“You don’t have to be crazy to work here, but it helps.” Thus read a sign hanging on the desk of Lieutenant Commander Thomas H. Dyer — one of the Navy’s top cryptanalysts.
The “here” to which the sign referred was COM 14’s decrypt unit, or Station HYPO as it was secretly known. The station was housed in the basement of the administrative building at Pearl Harbor and was affectionately dubbed by its inhabitants as “the dungeon.” The officers and enlisted Sailors who worked there were codebreakers charged with tracking the Imperial Japanese Navy in the war in the Pacific. This is their story.
Commander Joe Rochefort reported as Officer in Charge of Station HYPO on June 2, 1941 at the behest of Rear Admiral Bloch, Commander of the Fourteenth Naval District at Pearl Harbor. Though he would have much rather remained on sea duty, his talents and leadership were needed in a different capacity. Charged with leading ten officers and 13 enlisted men in what would become the Navy’s premier communications intelligence station, the challenges ahead would be some of the most difficult Rochefort had ever faced.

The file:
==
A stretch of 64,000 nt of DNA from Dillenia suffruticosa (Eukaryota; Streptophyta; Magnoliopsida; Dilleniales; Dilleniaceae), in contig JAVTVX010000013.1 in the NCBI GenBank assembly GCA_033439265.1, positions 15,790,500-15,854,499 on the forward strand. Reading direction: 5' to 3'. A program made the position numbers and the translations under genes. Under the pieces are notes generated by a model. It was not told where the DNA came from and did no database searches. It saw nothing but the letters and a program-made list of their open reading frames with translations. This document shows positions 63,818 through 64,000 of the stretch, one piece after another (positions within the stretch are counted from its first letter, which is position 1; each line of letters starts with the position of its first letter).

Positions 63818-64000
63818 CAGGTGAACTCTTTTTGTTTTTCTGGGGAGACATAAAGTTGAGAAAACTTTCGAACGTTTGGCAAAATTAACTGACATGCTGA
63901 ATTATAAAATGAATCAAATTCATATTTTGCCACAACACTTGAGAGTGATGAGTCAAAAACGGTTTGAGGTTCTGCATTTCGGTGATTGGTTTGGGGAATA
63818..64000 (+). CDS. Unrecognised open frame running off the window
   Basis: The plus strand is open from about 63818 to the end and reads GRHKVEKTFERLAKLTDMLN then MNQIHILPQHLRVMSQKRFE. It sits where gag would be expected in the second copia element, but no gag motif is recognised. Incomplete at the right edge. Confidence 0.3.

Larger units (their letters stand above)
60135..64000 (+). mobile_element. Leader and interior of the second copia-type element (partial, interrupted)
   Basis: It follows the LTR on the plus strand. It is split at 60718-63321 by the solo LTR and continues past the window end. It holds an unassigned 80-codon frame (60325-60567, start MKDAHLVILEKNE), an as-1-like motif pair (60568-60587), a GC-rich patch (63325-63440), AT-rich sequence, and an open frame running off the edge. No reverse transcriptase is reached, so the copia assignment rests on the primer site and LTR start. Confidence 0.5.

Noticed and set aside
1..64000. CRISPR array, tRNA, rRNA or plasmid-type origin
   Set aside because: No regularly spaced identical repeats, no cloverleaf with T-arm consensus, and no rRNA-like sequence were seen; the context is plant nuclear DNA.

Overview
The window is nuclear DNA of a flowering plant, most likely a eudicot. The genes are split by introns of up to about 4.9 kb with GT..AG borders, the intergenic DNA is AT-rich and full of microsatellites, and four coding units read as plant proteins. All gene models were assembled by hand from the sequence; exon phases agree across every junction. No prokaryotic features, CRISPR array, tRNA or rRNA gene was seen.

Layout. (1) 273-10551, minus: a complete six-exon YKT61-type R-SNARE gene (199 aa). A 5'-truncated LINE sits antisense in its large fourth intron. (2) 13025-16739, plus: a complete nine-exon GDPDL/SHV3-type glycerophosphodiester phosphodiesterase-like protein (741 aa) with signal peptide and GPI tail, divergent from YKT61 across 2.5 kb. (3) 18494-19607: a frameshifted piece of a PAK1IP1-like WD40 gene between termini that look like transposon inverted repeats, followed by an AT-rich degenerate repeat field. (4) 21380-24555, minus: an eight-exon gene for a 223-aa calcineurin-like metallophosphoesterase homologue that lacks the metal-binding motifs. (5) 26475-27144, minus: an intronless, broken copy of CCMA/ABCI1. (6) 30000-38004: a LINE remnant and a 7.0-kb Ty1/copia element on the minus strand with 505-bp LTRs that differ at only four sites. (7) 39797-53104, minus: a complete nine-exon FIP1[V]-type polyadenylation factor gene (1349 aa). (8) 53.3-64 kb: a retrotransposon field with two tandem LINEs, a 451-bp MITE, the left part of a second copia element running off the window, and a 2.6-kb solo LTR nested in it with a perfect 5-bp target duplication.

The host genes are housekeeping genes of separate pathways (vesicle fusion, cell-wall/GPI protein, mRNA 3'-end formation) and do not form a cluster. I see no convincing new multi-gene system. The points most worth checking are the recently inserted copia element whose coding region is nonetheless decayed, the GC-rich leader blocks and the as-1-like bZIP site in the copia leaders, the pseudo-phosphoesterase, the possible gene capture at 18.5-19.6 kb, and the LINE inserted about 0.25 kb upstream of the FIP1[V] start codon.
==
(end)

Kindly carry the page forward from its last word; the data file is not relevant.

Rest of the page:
Station HYPO, known outside the walls as the Combat Intelligence Unit, was the hub of one of three Pacific fleet focused communications intelligence networks. The other two decrypt units were Station CAST, housed on Corregidor, and Station NEGAT, OP-20-G’s decrypt arm at Navy Headquarters in Washington D.C. Together, they comprised a global structure whose focus was intercepting and decrypting radio traffic emanating from Japan and its forces in the Pacific.
Though commonly regarded as a single physical location, Station HYPO is more accurately described as a network on the island of Oahu. This network consisted of the dungeon and various listening posts and direction finding (DF) stations scattered across the island. CDR Joe Rochefort and his team received the bulk of their intercepts from one such listening post in Heeia, on the windward side of the island, and locational data from a DF station in Lualualei. Much work was required to turn the raw data from Heeia and Lualualei into intelligence that was operationally relevant. That work all took place under the watchful eyes of CDR Joe Rochefort in the basement of the administrative building at Pearl Harbor.
Nicknamed for its freezing temperature, concrete floors, and poor ventilation — the dungeon was spacious if not comfortable. Measuring 50 by 100 feet, the main space was divided into four major sections. The four sections were categorized according to the type of communications intelligence (COMINT) activity conducted at each: cryptanalysis, traffic analysis, ship plotting, and translation.